Monday, May 12, 2014

The End Of The Parties?

The NewFronts were a blast.  Some great parties, some great new content.  Exciting time to be in the digital video industry.

The head of the IAB was optimistic in the NY Times:
At the 2014 NewFronts, “we saw a new marketplace being born,” said Randall Rothenberg, president and chief executive of the bureau, likening this year on the digital video timeline to “1982 or 1983 in the cable industry,” when advertisers were beginning to embrace cable by spending significant sums to buy commercial time on CNN and the channel now known as TBS.
I had the good fortune to be in the cable network industry back then and the times do seem similar - from the buzz, the entrepreneurial spirit and the wild randomness of content ideas and associated talent.  However, there is one big thing missing - a monopolistic distribution platform (from the cable operators) that guaranteed shelf space and audience to the early entrants, regardless of how long it took to get the programming right.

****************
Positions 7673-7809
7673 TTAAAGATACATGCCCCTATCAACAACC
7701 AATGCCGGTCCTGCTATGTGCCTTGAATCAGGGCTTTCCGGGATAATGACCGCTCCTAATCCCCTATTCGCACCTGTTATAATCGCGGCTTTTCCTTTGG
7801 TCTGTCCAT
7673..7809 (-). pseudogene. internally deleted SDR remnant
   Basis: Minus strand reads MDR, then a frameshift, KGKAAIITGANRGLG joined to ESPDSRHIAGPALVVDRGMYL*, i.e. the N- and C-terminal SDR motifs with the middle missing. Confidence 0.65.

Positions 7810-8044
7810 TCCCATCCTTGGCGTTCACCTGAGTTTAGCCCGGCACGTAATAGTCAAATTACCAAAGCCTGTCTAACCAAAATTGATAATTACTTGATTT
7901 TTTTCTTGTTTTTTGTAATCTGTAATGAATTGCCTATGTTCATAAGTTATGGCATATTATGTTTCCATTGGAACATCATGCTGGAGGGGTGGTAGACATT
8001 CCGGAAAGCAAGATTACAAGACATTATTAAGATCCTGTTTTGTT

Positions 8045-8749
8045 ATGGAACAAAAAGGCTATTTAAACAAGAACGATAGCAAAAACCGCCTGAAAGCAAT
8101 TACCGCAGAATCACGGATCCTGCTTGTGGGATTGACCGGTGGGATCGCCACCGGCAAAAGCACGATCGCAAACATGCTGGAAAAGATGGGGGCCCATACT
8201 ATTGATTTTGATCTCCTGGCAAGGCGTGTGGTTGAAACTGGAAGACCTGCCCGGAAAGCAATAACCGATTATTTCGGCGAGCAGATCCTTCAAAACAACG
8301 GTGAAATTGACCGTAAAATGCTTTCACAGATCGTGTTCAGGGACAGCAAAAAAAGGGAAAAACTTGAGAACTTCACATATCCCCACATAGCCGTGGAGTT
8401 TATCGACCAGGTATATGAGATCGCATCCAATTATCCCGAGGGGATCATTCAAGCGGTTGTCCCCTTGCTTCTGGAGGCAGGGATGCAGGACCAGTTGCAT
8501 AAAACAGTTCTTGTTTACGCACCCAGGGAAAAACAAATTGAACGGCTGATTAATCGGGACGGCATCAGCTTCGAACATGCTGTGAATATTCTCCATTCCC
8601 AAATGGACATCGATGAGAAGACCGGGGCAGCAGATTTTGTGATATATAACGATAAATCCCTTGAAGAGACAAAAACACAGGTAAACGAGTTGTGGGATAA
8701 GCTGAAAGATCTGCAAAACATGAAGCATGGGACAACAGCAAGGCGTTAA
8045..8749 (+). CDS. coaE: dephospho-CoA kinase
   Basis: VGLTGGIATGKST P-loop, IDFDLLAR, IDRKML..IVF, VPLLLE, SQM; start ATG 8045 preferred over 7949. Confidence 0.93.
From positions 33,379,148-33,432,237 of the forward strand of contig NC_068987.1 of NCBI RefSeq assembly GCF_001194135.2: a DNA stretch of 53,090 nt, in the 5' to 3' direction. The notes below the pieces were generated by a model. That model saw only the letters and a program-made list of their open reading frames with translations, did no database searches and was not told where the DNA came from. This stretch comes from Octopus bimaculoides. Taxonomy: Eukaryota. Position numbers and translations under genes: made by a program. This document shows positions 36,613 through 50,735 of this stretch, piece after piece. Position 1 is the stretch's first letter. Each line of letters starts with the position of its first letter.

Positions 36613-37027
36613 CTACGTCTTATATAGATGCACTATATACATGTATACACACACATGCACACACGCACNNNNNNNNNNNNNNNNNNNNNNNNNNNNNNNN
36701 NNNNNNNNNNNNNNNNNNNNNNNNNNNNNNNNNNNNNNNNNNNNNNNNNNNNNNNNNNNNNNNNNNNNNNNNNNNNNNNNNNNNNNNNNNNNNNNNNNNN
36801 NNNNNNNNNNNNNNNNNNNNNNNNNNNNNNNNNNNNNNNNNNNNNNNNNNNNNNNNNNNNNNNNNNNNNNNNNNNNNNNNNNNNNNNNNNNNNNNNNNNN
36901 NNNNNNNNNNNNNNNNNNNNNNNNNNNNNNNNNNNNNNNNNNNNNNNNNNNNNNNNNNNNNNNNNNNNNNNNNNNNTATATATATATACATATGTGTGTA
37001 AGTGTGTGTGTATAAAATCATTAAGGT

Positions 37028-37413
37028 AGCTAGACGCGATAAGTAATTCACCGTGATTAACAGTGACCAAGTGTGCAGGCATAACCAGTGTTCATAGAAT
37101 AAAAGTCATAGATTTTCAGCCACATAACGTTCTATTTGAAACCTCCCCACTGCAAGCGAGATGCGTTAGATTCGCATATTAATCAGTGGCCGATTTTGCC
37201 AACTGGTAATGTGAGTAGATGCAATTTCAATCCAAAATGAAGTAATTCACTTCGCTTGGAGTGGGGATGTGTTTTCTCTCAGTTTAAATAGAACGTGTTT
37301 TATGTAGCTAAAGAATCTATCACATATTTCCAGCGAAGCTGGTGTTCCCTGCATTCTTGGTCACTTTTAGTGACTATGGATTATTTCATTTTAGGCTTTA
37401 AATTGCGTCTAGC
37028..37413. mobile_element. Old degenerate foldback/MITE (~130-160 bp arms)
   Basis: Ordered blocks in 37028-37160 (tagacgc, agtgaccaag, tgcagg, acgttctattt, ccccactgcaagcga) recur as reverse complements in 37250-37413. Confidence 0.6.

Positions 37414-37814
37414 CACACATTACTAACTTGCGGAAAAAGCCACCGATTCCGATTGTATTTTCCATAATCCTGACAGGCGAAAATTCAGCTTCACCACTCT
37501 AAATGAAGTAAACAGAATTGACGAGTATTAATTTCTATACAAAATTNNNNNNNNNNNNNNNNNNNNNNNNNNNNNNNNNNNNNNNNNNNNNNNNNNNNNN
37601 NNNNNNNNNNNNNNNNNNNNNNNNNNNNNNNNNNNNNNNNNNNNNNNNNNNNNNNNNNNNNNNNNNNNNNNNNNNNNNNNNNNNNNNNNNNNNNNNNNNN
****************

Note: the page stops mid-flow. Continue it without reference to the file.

Today's ad supported programmers are dependent on fickle YouTube algorithms and a still emerging ecosystem of distribution platforms with any scale, beyond YouTube.

If there is anyone to be bullish on, its AOL.  Their party on a pier in the Brooklyn Navy Yard rivaled MTV's bashes in their glory years, and was attended by a who's who of advertisers, content creators and stars, all who are collaborating on dozens of new programs for AOL.

At the end of the day, the NewFronts were PR events.  Will the brands and their agencies who attended move dollars at the pace they did from broadcast to cable starting in the 80s?  Or does the whole idea of over 100 upfront sales bazaars contradict a fast approaching new world order, where the advertisers are themselves media companies, armed with more and more tools to communicate directly with their customers.

The most thought-provoking reaction to the NewFronts came from a media industry blog I read:
If I were a brand looking to truly connect, engage and build a direct relationship with my consumers, I would be less impressed with more video advertising inventory that can now be found online, and I would be spending the bulk of that time figuring out who is our Bethany Mota? Is it someone we build out from within, or is it someone we partner with for success?